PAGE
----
Amber lives with her fiancé, Cody, in DeWitt. Amber and Cody have two children together, and Cody has physical care of another child from a previous relationship. Cody is employed as a builder. Amber was a stay-at-home mother except for a brief period of time in 2016 when she obtained full time employment but discovered the cost of child care for the children offset her earnings. At the time of trial, she had quit her job to provide in-home daycare services. She testified she expected to make $200 per week, increasing "ideally" to $400 per week. Several years prior to trial in this case, there was an incident of domestic violence in the home resulting in Cody's arrest and conviction. Amber testified this was a one-time occurrence. She and Cody have worked on their relationship and had no further incidents. Adam testified he has continuing concerns about Cody's behavior and the stability of Cody and Amber's relationship.

         Adam lives with his girlfriend, Ashley, in Wheatland, approximately fifteen to twenty minutes from DeWitt. Their home is a mixed household: the two have a biological child, and Ashley has physical care of a child from a previous relationship. Ashley is studying nursing in online courses and providing care for the children. Adam works as a shift supervisor at a plastics manufacturer. He had worked second shift but learned the day before trial he would be moved to third shift, which would allow him more time home with his children and which would enable him to provide school transportation in the mornings. Adam testified he typically worked forty hours per week at $19.15 per hour and often worked twenty overtime hours per week at between $28-29 per hour. He testified he would reduce his overtime hours if awarded shared care.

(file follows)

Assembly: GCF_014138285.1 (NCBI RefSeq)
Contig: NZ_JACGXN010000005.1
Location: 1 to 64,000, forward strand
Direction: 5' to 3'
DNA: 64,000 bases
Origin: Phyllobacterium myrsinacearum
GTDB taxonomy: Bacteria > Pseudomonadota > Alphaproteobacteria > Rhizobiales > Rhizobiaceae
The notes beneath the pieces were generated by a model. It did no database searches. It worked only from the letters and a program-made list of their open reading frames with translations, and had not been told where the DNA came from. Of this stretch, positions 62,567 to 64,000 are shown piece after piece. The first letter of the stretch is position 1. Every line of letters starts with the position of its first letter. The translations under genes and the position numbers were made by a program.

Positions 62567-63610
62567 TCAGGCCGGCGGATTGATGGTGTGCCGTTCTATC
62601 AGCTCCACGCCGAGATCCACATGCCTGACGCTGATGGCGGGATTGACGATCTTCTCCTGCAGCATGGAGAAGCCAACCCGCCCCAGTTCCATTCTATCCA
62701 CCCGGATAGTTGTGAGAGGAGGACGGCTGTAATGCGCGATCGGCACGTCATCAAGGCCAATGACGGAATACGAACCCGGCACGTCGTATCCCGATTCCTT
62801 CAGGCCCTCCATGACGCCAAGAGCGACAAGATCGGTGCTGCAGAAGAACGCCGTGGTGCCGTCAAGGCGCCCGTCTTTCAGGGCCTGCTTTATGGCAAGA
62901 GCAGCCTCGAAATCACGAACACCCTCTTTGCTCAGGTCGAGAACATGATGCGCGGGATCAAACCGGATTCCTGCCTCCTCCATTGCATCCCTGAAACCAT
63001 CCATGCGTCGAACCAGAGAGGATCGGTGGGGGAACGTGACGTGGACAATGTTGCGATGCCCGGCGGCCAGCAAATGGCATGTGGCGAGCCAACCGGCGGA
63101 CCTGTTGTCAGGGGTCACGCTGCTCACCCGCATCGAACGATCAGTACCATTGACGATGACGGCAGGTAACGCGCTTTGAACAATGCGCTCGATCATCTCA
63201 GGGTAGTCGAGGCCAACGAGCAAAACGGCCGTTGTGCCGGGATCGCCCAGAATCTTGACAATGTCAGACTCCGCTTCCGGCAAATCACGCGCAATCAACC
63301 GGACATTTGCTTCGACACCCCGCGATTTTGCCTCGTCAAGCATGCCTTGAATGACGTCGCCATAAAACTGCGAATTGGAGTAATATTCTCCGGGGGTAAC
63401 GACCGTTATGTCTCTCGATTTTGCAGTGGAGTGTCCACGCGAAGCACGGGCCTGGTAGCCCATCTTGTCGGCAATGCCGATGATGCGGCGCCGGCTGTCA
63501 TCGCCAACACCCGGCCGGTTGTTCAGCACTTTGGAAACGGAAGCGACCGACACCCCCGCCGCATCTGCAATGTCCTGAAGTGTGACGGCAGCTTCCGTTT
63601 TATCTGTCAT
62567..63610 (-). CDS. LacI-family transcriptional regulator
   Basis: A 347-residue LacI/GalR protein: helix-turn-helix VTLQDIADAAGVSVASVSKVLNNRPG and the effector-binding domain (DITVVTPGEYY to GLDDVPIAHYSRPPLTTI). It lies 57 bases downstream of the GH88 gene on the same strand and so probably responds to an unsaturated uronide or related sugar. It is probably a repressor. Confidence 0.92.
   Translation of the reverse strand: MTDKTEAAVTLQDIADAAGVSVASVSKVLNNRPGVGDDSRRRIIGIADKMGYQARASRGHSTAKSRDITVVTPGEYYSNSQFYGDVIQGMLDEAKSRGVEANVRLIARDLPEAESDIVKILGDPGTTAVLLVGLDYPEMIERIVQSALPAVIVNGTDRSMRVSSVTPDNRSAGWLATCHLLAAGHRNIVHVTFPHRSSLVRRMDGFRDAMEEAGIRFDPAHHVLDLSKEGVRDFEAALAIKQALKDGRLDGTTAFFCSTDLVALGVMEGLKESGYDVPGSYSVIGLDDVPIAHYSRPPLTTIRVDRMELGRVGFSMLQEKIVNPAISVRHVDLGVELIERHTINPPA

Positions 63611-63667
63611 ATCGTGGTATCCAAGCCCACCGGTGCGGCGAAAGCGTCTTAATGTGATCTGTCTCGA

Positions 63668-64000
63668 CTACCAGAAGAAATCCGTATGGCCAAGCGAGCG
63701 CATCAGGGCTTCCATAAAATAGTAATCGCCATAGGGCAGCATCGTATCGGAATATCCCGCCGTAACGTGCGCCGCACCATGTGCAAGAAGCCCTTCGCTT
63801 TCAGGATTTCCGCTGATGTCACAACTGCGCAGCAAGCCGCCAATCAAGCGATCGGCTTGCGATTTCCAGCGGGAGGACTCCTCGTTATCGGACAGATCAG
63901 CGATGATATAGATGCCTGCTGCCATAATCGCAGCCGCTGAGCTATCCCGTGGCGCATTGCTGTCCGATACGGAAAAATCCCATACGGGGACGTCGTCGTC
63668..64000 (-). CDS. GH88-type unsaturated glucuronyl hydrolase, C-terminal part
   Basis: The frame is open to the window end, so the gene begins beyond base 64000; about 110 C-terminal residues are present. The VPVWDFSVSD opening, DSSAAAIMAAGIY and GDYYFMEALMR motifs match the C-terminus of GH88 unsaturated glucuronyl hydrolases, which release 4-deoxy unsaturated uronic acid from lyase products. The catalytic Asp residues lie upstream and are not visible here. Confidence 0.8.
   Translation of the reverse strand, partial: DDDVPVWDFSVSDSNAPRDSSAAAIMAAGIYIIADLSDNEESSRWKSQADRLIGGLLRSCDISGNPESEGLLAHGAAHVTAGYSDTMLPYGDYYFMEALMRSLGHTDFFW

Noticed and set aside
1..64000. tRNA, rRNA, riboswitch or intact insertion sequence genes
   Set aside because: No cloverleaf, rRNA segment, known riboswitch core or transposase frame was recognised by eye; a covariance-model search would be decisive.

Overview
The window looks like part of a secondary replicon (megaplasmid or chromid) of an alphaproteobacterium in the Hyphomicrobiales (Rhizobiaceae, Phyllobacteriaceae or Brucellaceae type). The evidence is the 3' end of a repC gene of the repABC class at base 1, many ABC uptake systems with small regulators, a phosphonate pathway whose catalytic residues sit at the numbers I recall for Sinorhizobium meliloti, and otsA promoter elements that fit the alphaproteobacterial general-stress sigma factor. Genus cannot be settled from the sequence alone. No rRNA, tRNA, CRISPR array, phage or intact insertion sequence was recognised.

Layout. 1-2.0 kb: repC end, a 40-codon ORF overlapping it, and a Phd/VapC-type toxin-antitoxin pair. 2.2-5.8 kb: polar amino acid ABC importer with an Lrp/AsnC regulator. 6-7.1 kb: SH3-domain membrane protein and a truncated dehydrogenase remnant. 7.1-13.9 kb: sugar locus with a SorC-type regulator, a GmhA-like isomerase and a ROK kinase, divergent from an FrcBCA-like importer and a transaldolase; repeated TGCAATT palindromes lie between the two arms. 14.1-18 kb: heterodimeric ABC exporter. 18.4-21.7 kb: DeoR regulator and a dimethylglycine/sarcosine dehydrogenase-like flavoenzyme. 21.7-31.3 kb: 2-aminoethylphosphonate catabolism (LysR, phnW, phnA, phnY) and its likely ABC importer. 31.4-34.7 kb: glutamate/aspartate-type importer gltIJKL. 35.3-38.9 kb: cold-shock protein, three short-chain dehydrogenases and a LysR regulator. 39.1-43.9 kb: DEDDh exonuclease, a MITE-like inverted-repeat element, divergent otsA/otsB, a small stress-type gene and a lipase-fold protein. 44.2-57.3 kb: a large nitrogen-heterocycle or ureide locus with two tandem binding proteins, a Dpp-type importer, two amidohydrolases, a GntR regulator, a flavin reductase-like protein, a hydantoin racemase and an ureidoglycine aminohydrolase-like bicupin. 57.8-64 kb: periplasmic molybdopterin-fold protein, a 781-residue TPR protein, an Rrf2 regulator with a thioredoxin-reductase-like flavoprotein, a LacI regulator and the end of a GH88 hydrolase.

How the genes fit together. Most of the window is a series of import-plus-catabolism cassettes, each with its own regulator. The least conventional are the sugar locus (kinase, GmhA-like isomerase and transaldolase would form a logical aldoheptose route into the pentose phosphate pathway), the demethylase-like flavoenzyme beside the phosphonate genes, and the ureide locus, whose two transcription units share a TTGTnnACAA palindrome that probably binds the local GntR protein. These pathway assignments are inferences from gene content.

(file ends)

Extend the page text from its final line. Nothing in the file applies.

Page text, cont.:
The most relevant consideration in this case is the history of caregiving. "In considering whether to award joint physical care where there are two suitable parents, stability and continuity of caregiving have traditionally been primary factors." Hansen, 733 N.W.2d at 696. "Stability and continuity concepts have been . . . expressed in terms of an approximation rule, namely, that the caregiving of parents in the post-[separation] world should be in rough proportion to that which predated the [separation]." Id. at 697. Amber has served as the child's primary caretaker for nine years. Amber and Adam had an agreed-upon arrangement in which Amber had physical care of the child and Adam had visitation every other weekend. Amber was responsible for making the routine decisions regarding care of the child, including decisions regarding medical care, education, and extracurricular activities. Adam has been largely uninvolved in these decisions or activities. For example, Adam has not attended any school ...